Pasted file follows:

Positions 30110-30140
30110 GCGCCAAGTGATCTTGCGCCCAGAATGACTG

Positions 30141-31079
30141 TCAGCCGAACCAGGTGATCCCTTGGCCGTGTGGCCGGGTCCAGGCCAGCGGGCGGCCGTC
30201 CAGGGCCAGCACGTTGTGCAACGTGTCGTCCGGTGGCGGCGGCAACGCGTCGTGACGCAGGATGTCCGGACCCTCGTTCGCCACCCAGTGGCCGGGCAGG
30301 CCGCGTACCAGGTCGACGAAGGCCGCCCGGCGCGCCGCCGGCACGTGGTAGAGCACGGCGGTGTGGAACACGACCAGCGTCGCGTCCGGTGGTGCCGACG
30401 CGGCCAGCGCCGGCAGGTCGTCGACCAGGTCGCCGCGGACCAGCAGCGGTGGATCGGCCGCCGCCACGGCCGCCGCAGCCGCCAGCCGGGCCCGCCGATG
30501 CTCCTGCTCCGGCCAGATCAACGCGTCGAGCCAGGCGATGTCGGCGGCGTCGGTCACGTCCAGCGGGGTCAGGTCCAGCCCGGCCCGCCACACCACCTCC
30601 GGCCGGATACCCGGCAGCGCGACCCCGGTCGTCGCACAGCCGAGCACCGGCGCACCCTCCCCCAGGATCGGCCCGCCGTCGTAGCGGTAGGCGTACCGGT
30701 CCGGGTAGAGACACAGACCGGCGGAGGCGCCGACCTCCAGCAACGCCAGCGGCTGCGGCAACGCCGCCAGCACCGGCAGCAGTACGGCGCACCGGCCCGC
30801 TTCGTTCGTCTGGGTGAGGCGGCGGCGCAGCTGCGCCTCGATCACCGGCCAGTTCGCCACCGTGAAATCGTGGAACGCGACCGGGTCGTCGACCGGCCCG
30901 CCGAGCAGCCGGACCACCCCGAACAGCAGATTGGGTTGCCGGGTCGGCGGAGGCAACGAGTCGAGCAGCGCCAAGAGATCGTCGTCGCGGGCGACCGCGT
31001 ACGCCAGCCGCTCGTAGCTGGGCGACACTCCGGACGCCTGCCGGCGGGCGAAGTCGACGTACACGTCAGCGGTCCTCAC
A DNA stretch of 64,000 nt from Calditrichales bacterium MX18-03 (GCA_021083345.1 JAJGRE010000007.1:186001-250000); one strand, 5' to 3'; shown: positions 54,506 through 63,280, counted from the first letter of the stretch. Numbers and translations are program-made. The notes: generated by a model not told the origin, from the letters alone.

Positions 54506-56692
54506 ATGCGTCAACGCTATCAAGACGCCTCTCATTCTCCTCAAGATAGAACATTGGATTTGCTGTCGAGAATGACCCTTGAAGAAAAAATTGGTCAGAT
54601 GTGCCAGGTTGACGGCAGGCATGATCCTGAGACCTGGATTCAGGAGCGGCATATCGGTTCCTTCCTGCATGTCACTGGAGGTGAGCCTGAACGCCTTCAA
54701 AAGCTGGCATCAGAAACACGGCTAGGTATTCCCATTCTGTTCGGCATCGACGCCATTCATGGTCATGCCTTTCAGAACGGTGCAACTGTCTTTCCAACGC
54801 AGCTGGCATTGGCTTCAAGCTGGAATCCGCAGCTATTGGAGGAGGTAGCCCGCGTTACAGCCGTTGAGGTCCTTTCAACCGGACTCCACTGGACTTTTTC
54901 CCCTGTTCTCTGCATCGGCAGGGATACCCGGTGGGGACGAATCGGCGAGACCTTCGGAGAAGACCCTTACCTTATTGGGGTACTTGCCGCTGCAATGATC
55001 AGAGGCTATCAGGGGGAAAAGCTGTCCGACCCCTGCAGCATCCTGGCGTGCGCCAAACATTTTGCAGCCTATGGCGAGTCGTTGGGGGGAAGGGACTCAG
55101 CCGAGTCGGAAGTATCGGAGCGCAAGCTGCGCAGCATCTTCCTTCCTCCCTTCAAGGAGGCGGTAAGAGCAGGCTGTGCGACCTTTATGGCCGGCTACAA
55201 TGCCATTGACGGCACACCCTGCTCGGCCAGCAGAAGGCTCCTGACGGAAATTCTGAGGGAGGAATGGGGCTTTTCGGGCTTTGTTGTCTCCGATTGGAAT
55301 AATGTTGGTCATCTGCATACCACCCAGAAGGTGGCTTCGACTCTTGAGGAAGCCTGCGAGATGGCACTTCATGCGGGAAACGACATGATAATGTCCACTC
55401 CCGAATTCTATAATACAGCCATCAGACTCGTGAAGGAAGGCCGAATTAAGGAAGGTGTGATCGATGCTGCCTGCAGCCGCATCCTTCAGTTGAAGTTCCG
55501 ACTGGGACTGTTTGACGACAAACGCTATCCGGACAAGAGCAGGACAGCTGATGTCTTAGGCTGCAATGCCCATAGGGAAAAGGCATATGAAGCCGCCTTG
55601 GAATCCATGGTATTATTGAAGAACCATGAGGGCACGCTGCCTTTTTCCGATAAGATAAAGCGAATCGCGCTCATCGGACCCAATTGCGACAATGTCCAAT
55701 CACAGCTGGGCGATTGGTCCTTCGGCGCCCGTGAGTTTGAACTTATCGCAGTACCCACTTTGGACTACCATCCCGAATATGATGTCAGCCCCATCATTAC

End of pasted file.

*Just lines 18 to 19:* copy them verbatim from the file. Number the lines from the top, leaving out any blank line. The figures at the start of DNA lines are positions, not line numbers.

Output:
54701 AAGCTGGCATCAGAAACACGGCTAGGTATTCCCATTCTGTTCGGCATCGACGCCATTCATGGTCATGCCTTTCAGAACGGTGCAACTGTCTTTCCAACGC
54801 AGCTGGCATTGGCTTCAAGCTGGAATCCGCAGCTATTGGAGGAGGTAGCCCGCGTTACAGCCGTTGAGGTCCTTTCAACCGGACTCCACTGGACTTTTTC